EGU24-8336, updated on 08 Mar 2024
EGU General Assembly 2024
© Author(s) 2024. This work is distributed under
the Creative Commons Attribution 4.0 License.

Impact of increasing storminess and decreasing sea ice cover on high-latitude beach erosion (Hornsund, Svalbard)

Zuzanna Swirad1, Agnieszka Herman2, and Mateusz Moskalik1
Zuzanna Swirad et al.
  • 1Institute of Geophysics, Polish Academy of Sciences, Warsaw, Poland (
  • 2Institute of Oceanology, Polish Academy of Sciences, Sopot, Poland

Observed and further predicted decreasing sea ice extent and increasing storminess over the North Atlantic are deemed to intensify coastal erosion along the shores of Western Svalbard. We investigate these relationships in Isbjornhamna, a bay with ~3 km shoreline located in north-western Hornsund fjord. The bay is delimited by Wilczekodden and Baranowskiodden headlands with 1.5 km opening to the main basin of the fjord where the depth is ~20-25 m. Mean significant wave height is 0.26 m and its 99th percentile is 1.5 m with highest values in autumn (mean of 0.4 m and 99th percentile of 1.91 m). A minor protrusion divides the bay into two basins. In the eastern part (Hansvika) a thick layer of glacier till deposits overlays metamorphic bedrock, while the western part (Krossvika) is cut in shists and paragneisses. Coastal cliffs are present at the outer parts of the bay, while gravel beach occupies its central 2 km section. There is an alongshore variability in beach morphology (width, slope) and grain size distribution. Glacier ice from calving Hansbreen often accumulates at the shore in summer and autumn months, while in winter/spring sea ice and ice foot are present. Polish Polar Station infrastructure is located on the shore which makes it directly exposed to storm waves.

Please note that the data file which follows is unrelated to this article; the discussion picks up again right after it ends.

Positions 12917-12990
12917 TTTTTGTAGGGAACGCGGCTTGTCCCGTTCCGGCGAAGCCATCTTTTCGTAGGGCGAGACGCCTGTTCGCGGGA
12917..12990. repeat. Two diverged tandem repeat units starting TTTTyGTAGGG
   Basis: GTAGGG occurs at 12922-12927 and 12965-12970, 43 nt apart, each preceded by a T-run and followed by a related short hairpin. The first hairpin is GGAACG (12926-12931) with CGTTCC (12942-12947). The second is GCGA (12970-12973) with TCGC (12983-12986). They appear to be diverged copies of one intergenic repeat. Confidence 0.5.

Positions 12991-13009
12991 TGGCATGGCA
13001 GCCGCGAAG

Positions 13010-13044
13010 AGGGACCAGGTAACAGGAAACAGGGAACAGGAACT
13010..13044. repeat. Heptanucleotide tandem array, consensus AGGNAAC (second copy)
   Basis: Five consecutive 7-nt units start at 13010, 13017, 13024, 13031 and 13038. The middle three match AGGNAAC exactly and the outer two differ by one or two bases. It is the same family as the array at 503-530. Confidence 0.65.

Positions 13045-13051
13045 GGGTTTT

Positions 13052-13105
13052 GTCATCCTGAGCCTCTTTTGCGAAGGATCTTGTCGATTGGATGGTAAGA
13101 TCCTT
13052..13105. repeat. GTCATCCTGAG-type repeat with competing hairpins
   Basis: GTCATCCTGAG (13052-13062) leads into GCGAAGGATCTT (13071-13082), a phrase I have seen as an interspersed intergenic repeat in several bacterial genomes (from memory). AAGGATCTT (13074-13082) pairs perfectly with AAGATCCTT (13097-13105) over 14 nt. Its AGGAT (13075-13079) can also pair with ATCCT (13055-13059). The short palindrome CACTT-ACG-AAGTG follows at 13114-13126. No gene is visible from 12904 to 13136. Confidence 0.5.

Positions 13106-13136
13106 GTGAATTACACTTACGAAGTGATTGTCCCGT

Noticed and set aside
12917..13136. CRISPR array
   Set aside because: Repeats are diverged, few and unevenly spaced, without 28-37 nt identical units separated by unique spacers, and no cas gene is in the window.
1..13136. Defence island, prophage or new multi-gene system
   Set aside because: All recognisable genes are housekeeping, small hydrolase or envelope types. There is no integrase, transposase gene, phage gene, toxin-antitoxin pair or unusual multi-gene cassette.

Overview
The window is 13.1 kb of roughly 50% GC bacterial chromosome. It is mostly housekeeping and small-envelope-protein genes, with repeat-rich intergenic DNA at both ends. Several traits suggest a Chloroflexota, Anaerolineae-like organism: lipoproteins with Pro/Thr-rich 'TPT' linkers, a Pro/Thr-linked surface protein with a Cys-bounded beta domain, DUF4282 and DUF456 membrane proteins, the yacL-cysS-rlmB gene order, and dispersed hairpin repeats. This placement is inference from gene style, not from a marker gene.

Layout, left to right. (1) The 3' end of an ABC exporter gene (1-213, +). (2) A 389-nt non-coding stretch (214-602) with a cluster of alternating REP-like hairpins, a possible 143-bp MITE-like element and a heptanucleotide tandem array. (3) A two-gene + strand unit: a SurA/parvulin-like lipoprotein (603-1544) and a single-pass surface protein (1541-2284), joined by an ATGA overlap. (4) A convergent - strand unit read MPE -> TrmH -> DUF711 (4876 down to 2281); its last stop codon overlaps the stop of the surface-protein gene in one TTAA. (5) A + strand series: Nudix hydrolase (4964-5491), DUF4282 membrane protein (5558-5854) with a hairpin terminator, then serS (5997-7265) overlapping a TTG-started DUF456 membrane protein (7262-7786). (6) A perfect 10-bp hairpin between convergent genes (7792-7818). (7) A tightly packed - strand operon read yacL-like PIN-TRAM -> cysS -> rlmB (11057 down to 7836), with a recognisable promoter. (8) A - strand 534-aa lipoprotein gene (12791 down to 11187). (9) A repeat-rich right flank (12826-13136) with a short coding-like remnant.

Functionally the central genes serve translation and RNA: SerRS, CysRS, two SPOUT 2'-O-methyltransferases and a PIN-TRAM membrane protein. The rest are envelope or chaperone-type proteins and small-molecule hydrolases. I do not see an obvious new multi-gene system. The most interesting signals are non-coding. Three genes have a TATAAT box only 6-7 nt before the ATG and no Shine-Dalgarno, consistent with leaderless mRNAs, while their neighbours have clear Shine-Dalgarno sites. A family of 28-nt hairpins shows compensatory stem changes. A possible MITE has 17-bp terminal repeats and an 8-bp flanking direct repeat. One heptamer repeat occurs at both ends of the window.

We used repetitive Uncrewed Aerial Vehicle surveys combined with Structure-from-Motion photogrammetry to detect beach change over 5 years. In total 13 surveys were performed between July 2018 and August 2023 which allowed a separation of shorter- and longer-term changes in beach morphology. We observed processes such as formation and destruction of beach cusps, creation and disappearance of holes from melting growlers, shoreline retreat and across- and alongshore sediment transport. We calculated mean erosion rates, and analysed its spatial and temporal variability. Finally, the short-term measurements were compared to the decadal-scale erosion rates derived from orthophotographs. Relationships between beach erosion, wind wave conditions, and sea ice coverage were inspected to understand the role of changing climate on the rates of coastal change.

How to cite: Swirad, Z., Herman, A., and Moskalik, M.: Impact of increasing storminess and decreasing sea ice cover on high-latitude beach erosion (Hornsund, Svalbard), EGU General Assembly 2024, Vienna, Austria, 14–19 Apr 2024, EGU24-8336,, 2024.